The University of Florida’s Anthropology Department recently invited all the students in one particular course to a virtual townhall — except the white students.
Students enrolled in the course received an email to the townhall, which was organized by two PhD students, according to Kara Zupkus of Young America’s Foundation. The email was addressed to BIPOC (black, indigenous, people of color) students, and stated:
We have some amazing graduate students in Anthropology that are holding a virtual Town Hall tomorrow, Nov 19 4:30 p.m. to discuss future directions and goals for a BIPOC Anthropology Group (open to non-anthro BIPOC majors and minors).
To ensure this event is a safe space, organizers are asking that you reach out to them for the Zoom link. An important message from them: “We kindly remind all that you respond to this space [sic] is only for those who identify as a BIPOC individuals in this department. While we appreciate white students may want to join to learn more about the BIPOC perspective, we ask they respect this space as a chance for BIPOC students to come together as BIPOC. We cannot hide our skin color, and for this reason we already navigate the University of Florida as BIPOC surrounded by a majority white student body and faculty body. We ask white students to respect that this is a space where BIPOC students can come together without the need to perform any emotional or mental labor to explain their experiences as BIPOC. Additionally, we acknowledge colorism exists within our own BIPOC communities and therefore we kindly ask all BIPOC students to be mindful that we will be a diverse group of BIPOC students, and it is expected we will respect differences in experiences due to colorism.”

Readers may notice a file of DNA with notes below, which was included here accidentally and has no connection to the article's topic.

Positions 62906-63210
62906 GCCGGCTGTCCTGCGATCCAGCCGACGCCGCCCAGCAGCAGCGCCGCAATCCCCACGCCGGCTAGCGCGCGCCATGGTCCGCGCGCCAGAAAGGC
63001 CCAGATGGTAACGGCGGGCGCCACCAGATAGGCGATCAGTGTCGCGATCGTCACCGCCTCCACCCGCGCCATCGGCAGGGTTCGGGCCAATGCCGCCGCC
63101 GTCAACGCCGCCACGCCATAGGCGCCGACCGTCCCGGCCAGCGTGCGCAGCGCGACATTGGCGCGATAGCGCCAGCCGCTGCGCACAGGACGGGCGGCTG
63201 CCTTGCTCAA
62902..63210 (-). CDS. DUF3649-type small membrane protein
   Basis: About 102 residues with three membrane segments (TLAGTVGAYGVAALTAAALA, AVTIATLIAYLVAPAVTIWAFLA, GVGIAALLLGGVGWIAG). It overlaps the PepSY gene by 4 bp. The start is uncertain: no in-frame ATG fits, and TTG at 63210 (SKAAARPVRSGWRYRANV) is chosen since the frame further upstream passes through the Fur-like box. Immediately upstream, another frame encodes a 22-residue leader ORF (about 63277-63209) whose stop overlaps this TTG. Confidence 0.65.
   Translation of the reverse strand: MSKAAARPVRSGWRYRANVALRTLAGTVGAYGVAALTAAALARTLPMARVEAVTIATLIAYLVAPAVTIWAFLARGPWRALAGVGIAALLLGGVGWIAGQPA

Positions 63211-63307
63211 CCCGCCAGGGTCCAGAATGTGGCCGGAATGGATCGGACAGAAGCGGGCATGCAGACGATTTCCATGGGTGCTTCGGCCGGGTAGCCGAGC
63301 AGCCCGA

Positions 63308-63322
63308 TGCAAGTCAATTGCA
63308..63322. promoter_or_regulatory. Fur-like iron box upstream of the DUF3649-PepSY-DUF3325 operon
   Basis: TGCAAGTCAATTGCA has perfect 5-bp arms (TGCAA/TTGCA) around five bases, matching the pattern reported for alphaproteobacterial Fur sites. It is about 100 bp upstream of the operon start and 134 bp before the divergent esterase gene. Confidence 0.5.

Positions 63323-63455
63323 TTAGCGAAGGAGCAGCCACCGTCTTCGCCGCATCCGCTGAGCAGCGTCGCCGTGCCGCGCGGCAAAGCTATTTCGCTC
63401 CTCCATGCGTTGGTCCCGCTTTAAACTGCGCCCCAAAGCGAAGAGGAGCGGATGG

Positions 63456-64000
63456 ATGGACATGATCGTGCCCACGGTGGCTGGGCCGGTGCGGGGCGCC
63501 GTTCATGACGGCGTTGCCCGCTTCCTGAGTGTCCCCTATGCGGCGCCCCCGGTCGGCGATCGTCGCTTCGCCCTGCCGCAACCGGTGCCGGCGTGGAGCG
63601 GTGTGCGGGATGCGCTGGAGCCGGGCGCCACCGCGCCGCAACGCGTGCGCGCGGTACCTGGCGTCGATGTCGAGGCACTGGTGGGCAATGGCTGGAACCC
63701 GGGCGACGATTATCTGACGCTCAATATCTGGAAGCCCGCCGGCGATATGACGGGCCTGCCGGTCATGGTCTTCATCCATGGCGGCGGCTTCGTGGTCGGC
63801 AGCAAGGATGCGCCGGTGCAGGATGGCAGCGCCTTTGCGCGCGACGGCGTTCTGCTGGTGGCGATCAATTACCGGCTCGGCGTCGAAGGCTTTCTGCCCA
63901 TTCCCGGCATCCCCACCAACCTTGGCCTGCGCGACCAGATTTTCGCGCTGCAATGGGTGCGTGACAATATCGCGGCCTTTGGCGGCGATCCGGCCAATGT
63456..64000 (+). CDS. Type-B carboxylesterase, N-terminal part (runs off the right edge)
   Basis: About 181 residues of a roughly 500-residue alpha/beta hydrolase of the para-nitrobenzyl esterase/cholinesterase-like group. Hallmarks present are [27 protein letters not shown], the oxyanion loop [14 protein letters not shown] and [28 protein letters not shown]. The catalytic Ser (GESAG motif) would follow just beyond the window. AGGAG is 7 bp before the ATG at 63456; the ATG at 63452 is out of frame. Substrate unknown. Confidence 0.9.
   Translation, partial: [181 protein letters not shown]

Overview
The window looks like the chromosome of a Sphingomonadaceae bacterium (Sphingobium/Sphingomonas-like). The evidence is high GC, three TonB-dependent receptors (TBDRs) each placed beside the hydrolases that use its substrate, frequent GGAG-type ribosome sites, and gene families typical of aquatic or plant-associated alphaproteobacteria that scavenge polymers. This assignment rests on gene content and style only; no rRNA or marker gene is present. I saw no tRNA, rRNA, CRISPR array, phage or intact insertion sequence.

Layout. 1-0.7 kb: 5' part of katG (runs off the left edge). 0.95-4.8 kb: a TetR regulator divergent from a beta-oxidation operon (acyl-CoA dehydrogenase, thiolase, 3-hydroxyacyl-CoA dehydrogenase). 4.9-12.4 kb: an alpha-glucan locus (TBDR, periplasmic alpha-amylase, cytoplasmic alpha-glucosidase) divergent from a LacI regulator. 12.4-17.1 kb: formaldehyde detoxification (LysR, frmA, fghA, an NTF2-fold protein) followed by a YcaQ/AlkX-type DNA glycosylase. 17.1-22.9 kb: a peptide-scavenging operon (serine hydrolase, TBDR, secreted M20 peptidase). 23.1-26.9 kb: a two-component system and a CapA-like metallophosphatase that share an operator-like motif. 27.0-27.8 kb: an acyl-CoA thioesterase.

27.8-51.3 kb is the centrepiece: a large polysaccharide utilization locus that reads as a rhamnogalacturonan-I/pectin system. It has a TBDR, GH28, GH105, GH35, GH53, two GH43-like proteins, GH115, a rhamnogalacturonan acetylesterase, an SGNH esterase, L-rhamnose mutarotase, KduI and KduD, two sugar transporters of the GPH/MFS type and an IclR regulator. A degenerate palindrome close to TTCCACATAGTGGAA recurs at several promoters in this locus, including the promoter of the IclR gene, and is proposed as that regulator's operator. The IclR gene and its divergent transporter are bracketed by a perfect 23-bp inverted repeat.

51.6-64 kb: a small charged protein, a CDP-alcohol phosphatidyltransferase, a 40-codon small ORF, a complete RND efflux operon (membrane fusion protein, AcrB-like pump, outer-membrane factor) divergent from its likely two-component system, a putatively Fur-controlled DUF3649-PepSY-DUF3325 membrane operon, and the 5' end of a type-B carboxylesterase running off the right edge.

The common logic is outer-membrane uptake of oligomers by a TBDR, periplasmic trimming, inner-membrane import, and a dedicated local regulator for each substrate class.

The email concluded, “Don’t be shy if you are interested in attending but not an Anthropology major — they welcome all BIPOC students!” The official UF Anthropology department account also retweeted an ad for the event.
“This follows a string of recent segregated trainings and town halls exposed through YAF’s Campus Bias Tip Line, including at the University of Kentucky (UK), UC Davis, University of Denver, and University of Buffalo,” Zupkus noted.
At the University of Kentucky, resident assistants were divided into two training groups, “one for RAs who identify as Black, Indigenous, Person of Color and one for RAs who identify as White.” YAF noted, “The trainings were prefaced with a presentation by Brandon Colbert of UK’s Bias Incident Support Services, who, according to the email, talked about ‘microaggressions and microinvalidations in the workplace and the harm that they cause.’ Students who attended the ‘White Accountability Space’ were given a document before the training, highlighting a list of 41 “common racist behaviors and attitudes of white people.”
UC Davis also had resident assistant training that segregated students by race. The training website stated, “Student staff should only participate in an affinity group if they hold that identity. These groups are not for those wanting to learn about that identity or to explore curiosity in that identity.”